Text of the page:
for Henry's Freedom Box
by Ellen Levine
and Kadir Nelson
Drawing from an actual historical account, Ellen Levine details some of the hardships and heartbreaks of slavery, and the creative resiliency of Henry “Box” Brown, a man who mailed himself to freedom. Levine’s account begins with the child Henry, who is cautioned by his master never to tell a lie when he gives Henry as a gift to his son. “Henry “didn’t say thank you. That would have been a lie.” Henry grows up and falls in love. Soon he and Nancy, his wife, have a family. When Nancy and his children are sold away, “Henry’s heart twisted in his chest.” He emerges from a period of despair determined to be master of his own fate, conceiving of the plan to mail himself to freedom. Henry succeeds with the help of an African American friend and a white abolitionist. There are questions that Levine’s narrative cannot answer because the answers are unknown, such as what happened to Henry’s wife and children, but the tragedy of slavery, and Henry’s dignity and self-determination, shine in both her words and Kadir Nelson’s stirring images. (Ages 8–12)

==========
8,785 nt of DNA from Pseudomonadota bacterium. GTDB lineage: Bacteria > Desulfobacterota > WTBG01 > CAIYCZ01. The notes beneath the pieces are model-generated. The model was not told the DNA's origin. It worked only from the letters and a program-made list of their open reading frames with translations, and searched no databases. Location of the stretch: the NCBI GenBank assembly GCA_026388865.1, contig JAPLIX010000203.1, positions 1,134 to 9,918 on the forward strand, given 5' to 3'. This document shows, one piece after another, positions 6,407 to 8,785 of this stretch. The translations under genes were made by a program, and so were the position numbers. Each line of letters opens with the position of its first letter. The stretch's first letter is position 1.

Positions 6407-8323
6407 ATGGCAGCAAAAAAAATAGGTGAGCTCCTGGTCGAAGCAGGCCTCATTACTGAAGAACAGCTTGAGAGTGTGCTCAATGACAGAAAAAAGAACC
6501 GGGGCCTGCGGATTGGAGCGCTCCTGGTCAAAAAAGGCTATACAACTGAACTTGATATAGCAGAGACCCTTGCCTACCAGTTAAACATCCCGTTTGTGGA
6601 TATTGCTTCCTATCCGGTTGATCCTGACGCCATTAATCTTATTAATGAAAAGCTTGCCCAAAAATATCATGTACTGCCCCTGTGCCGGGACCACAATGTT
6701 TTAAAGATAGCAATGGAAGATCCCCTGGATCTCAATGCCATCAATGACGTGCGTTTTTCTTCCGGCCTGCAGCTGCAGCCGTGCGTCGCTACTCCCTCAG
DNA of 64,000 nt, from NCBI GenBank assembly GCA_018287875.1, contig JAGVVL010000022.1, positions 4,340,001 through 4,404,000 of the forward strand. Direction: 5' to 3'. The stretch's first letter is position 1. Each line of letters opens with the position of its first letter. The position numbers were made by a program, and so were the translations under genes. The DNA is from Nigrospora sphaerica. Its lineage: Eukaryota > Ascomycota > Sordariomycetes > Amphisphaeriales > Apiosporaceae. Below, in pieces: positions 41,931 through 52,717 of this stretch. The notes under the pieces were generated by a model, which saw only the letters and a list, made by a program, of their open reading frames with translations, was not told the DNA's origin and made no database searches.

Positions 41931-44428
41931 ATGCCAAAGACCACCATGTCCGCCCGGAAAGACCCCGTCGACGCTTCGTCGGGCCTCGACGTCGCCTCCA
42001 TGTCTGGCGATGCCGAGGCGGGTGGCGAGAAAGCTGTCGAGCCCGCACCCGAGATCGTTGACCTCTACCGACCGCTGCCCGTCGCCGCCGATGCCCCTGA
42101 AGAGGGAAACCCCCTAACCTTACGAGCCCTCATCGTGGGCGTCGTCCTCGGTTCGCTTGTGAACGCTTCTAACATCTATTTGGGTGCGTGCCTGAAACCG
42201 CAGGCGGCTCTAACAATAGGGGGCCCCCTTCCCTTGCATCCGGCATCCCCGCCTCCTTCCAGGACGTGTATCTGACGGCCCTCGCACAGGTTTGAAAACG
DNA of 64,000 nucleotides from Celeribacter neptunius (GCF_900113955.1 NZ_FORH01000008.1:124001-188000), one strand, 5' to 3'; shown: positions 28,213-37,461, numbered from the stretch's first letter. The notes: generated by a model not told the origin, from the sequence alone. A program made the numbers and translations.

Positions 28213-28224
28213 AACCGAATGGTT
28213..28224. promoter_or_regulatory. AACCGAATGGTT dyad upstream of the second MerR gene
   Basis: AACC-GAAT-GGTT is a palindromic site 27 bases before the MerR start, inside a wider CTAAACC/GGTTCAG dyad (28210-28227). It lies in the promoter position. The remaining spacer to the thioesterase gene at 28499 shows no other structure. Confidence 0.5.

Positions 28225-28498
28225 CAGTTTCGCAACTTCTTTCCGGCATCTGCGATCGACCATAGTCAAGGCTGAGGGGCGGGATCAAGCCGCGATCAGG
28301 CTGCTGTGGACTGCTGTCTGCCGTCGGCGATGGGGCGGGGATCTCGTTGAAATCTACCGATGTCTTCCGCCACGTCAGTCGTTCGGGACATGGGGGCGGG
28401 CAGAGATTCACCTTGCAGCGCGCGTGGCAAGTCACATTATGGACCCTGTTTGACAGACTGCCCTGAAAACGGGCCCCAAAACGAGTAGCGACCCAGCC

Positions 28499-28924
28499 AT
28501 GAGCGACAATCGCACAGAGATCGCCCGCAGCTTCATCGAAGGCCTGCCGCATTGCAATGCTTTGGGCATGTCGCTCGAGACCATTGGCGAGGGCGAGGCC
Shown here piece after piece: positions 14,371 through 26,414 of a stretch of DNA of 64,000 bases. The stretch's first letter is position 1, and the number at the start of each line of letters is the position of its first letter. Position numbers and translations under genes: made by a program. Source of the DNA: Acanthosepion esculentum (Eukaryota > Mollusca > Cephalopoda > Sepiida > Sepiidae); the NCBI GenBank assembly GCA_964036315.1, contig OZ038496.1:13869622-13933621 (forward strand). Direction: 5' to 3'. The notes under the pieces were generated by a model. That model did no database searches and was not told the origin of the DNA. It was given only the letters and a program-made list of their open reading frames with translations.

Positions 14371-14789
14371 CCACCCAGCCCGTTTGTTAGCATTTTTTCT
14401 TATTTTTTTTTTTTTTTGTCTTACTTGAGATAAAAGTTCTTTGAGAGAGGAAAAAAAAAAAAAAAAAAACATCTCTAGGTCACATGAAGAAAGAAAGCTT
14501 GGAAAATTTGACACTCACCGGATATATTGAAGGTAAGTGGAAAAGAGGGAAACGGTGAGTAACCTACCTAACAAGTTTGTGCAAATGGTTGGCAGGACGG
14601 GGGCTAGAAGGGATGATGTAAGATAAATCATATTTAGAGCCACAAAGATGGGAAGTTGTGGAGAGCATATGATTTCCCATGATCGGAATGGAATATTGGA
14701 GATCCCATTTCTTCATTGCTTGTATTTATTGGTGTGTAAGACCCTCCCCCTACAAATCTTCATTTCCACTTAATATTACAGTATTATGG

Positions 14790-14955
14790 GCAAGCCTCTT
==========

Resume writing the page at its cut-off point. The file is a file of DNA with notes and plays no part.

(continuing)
CCBC Choices 2008. © Cooperative Children's Book Center, Univ. of Wisconsin - Madison, 2008. Used with permission.
A stirring, dramatic story of a slave who mails himself to freedom by a Jane Addams Peace Award-winning author and a Coretta Scott King Award-winning artist.
Henry Brown doesn't know how old he is. Nobody keeps records of slaves' birthdays. All the time he dreams about freedom, but that dream seems farther away than ever when he is torn from his family and put to work in a warehouse. Henry grows up and marries, but he is again devastated when his family is sold at the slave market. Then one day, as he lifts a crate at the warehouse, he knows exactly what he must do: He will mail himself to the North. After an arduous journey in the crate, Henry finally has a birthday -- his first day of freedom.
Publisher description retrieved from Google Books.